This sphinx depicts King Taharqo of the 25th Dynasty, also known as the Nubian or Kushite Dynasty. The object, carved from grey granite, combines two key Egyptian artistic motifs: the sphinx and the Pharaoh's portraiture.

King Taharqo’s likeness is excellently rendered on the head of a sphinx, a lion-bodied creature, resulting in a portrayal of royal authority and divine power. The sphinx measures approximately 40 cm in height, 73 cm in length, and 15 cm in width. Although the object has sustained minor damage, such as a broken nose, the majority of the piece is remarkably preserved.

The sphinx is largely unadorned, with the exception of the intricately designed royal head portraying Taharqo. The face exhibits typical Kushite features such as a round face, almond-shaped eyes, a slightly-retracted lower jaw, and the iconic 'khat' headdress, resplendent with a uraeus. Hieroglyphs above the brow identify the king and his royal title.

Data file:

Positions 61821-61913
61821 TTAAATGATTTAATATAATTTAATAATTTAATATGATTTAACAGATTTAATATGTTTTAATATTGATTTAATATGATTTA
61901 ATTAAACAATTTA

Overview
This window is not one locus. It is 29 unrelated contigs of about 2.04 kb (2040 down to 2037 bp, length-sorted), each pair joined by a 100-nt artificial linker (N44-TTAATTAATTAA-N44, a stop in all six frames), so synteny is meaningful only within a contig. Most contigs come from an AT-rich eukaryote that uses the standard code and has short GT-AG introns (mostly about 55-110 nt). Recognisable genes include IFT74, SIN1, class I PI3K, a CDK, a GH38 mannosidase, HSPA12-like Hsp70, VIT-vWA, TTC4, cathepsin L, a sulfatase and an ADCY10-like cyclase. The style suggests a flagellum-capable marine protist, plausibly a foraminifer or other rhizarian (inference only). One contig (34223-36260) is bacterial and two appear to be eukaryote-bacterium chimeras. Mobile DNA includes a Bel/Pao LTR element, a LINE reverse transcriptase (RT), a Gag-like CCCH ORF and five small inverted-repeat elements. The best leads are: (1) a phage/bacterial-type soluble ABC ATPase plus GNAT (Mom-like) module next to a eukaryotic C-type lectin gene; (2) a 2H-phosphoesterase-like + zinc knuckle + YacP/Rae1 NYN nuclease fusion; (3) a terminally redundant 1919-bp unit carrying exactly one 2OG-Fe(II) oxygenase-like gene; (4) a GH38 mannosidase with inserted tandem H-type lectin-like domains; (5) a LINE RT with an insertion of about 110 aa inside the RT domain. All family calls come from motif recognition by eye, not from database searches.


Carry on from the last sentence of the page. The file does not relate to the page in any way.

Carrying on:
The artifact's origin can be traced back to 690 - 664 BC, during the Nubian reign over Egypt when Taharqo ruled as the fourth Pharaoh of the dynasty. The provenance is Temple T at Kawa in Nubia, a crucial archaeological site located in modern-day Sudan, a region important to the multicultural development of ancient Egypt.

The use of the sphinx as a symbol is indicative of the merging cultures and political tension of this era, with Taharqo's decision to adopt this form expressing a claim to the Egyptian throne.

British Museum